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Last edited 11 Jun 2017
Concrete in aggressive ground (SD 1)
Chemical agents found in the ground can destroy concrete. In the UK, these agents are most commonly sulfates and acids that occur naturally in soil and groundwater, and can cause the expansion and softening of concrete. Other substances, most resulting from human activity, can be aggressive but present less of a problem as they only rarely come into contact with concrete.
The 2005 edition of BRE Special Digest 1 (SD1:2005) simplifies, updates and consolidates Parts 1 to 4 of the previous edition published in 2003. It was revised to reflect new thinking and changes to the British Standards, including:
- A new ranking of cements in relation to sulfate resistance.
- Removal of the aggregate carbonate range.
- Revision of sulfate class limits.
- Simpler requirements for additional protective measures.
It provides guidance on the specification of concrete for installation in natural ground and brownfield sites. The procedures for ground assessment and concrete specification cover the common occurrence of sulfates, sulfides and acids as well as the more rarely occurring aggressive carbon dioxide found in some ground and surface waters. It is intended to provide practical guidance for ground specialists as well as specification advise for concrete designers, specifiers and producers.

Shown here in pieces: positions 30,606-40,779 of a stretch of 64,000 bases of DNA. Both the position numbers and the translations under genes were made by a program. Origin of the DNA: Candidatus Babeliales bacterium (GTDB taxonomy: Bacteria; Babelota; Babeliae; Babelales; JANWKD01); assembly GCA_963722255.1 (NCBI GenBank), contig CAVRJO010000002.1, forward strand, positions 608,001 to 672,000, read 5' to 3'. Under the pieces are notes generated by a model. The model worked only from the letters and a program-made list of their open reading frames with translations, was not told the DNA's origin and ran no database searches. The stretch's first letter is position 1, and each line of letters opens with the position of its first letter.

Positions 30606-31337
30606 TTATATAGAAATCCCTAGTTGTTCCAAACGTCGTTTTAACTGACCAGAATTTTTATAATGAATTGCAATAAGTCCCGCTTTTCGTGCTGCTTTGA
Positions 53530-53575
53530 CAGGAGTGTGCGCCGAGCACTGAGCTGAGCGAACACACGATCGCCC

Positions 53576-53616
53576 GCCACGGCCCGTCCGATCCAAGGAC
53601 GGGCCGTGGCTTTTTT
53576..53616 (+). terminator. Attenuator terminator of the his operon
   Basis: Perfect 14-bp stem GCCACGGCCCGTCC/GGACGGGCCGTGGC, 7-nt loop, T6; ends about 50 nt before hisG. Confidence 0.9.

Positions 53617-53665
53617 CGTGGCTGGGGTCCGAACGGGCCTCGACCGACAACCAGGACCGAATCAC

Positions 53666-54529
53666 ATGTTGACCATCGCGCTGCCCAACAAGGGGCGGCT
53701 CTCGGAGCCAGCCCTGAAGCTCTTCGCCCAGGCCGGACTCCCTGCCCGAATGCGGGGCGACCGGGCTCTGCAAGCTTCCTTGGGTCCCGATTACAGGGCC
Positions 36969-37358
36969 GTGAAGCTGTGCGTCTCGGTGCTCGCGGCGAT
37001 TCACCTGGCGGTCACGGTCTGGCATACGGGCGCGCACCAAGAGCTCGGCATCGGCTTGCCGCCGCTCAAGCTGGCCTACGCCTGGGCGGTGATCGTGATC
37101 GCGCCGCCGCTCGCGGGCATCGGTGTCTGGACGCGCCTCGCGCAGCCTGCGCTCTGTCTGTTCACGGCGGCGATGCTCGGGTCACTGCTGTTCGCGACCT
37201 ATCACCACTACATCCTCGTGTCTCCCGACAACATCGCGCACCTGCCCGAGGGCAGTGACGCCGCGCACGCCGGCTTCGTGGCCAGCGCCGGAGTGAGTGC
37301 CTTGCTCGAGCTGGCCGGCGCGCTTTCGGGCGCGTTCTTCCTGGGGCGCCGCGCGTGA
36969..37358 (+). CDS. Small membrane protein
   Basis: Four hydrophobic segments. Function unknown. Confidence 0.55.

It is presented in 6 parts:
- Part A: Introduces the chemical attack of concrete in the ground.
- Part B: Describes modes of chemical attack and discusses the principal types.
- Part C: Deals with the assessment of the chemical aggressiveness of the ground.
- Part D: Gives recommendations for the specification of concrete for general cast-in-situ use.
- Part E: Gives recommendations for specifying surface carbonated precast concrete for general use.
- Part F: Includes design guides for the specification of precast concrete products.
 Related articles on Designing Buildings Wiki.
- Alkali-activated binder.
- Alkali-aggregate reaction (AAR).
- Architectural concrete.
- BRE articles on Designing Buildings Wiki.
- Brownfield land.
- Building Research Establishment.
- Cellular concrete.
- Concrete-steel composite structures.
- Concrete repair mortars.
- Concrete superplasticizer.
- Concreting plant.
- Contaminated land.
- Ground investigation.
- Precast concrete.
- Prestressed concrete.
- Reinforced concrete.
- Self-compacting concrete.
- Testing concrete.
- The properties of concrete.
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